R.) He is President. But he refuses to take a leadership position and understand that he is everyone’s President. Conservatives complain about liberals chanting “Not my President” while Trump himself behaves as if no one but his supporters matter.

S.) He’s a blatant hypocrite. He spent 8 years bitching Obama out for his family trips, or golfing, or any time he took for himself, and what does he do? He was already on his 20th golf outing in APRIL of his 1st year in office. He constantly rants about respect for the military, yet can’t be bothered to attend the 100th anniversary of Armistice Day because of a little rain. (And that excuse about Marine One not being able to fly in the rain is HILARIOUS.)

T.) He’s a misogynist. It’s not really ok in this day and age to be a misogynist, but it’s not a huge deal if you’re a private citizen. It’s a pretty big deal if you hate half the people you’re elected to lead. The disdain for women seeps out of his …whatever…. and he just can’t hide it.

U.) Face it. In any other election “Grab Em’ By the Pussy” would have been the end of that candidate’s chances. Back in the 90’s I used to marvel about how Teflon Bill Clinton was. I no longer do. The fact that he managed to slip by on that is as much a statement about how much people hate Hillary Clinton as it is about what is wrong with politics in this country right now.

V.) He has one response to a differing opinion. Attack. A good leader listens to criticism, to different points of view, is capable of self-reflection, tries to guide people to his point of view, and when necessary stands his ground and defends his convictions. Any of that sound like Trump? His default is not to Lead, it’s to attack. Scorched Earth. The Jim Acosta reaction is a good example. There was no defense of his convictions when Acosta was asking him repeated questions about his rhetoric on the caravan. His response was to attack Acosta.

W.) He takes credit for everything positive while deflecting blame for everything negative. Look at him with the Stock Market. He’s been bragging about it since day one, and to give credit where credit is due, speculation on coming deregulation early in his presidency did fuel some rapid growth, but to pretend that it’s all him, that we’re not in the 9th year of the longest bull market in history and THEN, when the standard market volatility that deregulation inevitably brings about starts to show up? Yeah. Look at yesterday. Hey! Stock Markets losing because the Democrats won! Do I need to bring out the Stock market chart for the last 10 Years again?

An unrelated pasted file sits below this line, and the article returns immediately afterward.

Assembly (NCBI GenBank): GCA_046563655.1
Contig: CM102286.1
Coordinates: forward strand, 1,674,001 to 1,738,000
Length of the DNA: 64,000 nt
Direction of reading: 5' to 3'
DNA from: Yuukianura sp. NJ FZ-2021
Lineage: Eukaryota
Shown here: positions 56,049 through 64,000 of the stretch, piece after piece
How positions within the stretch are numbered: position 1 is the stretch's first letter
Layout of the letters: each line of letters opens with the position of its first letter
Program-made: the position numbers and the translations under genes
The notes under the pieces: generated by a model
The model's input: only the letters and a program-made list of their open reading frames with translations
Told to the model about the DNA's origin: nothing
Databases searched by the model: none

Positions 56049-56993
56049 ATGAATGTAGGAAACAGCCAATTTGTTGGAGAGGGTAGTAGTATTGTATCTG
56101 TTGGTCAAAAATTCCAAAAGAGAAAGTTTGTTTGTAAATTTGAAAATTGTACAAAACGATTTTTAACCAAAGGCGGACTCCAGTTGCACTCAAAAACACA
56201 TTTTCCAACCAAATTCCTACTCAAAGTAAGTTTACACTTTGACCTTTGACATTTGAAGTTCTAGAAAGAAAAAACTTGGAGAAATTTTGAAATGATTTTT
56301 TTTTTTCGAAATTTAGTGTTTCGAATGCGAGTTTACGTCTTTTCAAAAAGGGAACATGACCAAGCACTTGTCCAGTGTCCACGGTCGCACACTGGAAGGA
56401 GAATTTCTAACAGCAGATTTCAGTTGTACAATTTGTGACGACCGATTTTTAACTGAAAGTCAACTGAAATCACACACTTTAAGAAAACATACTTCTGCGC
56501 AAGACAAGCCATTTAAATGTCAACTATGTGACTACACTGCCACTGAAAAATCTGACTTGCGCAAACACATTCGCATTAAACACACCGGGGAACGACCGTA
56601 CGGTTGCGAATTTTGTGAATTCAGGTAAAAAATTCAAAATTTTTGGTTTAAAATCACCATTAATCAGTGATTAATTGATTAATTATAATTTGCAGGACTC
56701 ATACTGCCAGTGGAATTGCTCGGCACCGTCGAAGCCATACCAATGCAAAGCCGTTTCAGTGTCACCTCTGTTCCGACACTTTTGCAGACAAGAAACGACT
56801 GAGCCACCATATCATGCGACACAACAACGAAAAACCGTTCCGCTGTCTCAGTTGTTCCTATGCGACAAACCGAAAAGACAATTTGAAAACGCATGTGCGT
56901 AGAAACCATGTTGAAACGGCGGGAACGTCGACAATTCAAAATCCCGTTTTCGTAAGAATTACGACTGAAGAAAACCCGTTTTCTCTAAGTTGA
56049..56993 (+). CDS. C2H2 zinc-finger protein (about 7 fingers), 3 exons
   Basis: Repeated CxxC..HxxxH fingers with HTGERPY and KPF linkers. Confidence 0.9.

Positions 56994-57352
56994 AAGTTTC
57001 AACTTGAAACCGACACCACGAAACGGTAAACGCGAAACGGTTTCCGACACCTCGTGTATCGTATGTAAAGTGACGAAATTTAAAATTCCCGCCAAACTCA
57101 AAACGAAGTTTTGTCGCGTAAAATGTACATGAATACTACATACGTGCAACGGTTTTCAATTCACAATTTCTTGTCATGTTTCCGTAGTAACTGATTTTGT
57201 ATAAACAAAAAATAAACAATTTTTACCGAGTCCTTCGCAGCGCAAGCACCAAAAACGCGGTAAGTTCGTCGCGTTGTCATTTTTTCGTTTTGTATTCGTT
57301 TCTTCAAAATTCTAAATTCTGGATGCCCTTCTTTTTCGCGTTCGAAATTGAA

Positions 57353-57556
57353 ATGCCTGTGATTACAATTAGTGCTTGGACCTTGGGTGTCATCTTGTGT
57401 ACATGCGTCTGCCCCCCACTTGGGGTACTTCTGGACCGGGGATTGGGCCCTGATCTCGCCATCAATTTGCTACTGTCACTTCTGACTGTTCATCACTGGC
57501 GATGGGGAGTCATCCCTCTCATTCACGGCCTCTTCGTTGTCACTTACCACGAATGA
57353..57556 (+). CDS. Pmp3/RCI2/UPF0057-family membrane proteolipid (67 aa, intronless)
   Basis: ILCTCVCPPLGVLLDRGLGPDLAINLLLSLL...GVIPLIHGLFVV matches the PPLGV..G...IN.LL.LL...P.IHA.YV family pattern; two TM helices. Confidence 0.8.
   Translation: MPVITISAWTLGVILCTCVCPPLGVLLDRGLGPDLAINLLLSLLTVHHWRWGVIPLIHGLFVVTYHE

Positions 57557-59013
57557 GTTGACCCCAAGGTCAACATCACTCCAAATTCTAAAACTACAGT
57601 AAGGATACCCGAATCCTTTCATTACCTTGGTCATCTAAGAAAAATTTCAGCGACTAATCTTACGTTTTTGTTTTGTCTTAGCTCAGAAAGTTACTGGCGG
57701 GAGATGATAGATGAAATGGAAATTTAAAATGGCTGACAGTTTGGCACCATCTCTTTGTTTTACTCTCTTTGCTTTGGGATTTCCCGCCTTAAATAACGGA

X.) He emboldens the worst among us. Counter-protesters are slammed into by a car while countering actual Nazi rally, and the response is there’s fault on “Both Sides” The media is at fault for a nut job sending them and Donald’s favorite targets pipe bombs. The truth is not all Republicans, not all Trump Supporters are racist, fascist lunatics. Many are just taken in by the bombastic personality and are living in an information bubble made worse by the fact that they unfollow anyone and ignore any source of information that makes them feel uncomfortable. People on the left do that too. The Biggest problem the right has right now is that the worst of the Right is the loudest and the most in your face, and the actual right, especially the Freaking PRESIDENT needs to be standing up and saying No. Those are not our values.

Y.) He seems to think the Constitution of The United States, the document that IS who we are, the document he took an oath to support and defend is some sort of inconvenience. He demonstrates a complete lack of understanding of Constitution, from believing he can alter the 14th through executive order, to thinking The free exercise clause in the first amendment somehow supersedes the establishment clause (not that he really understands either) or that the free exercise clause only applies to Christians. Or his attacks on freedom of expression and the press. He repeatedly makes it clear that if he’s read them, he does not understand Articles 1–3, and that’s something he really should have before he took the job, because they’re not going away.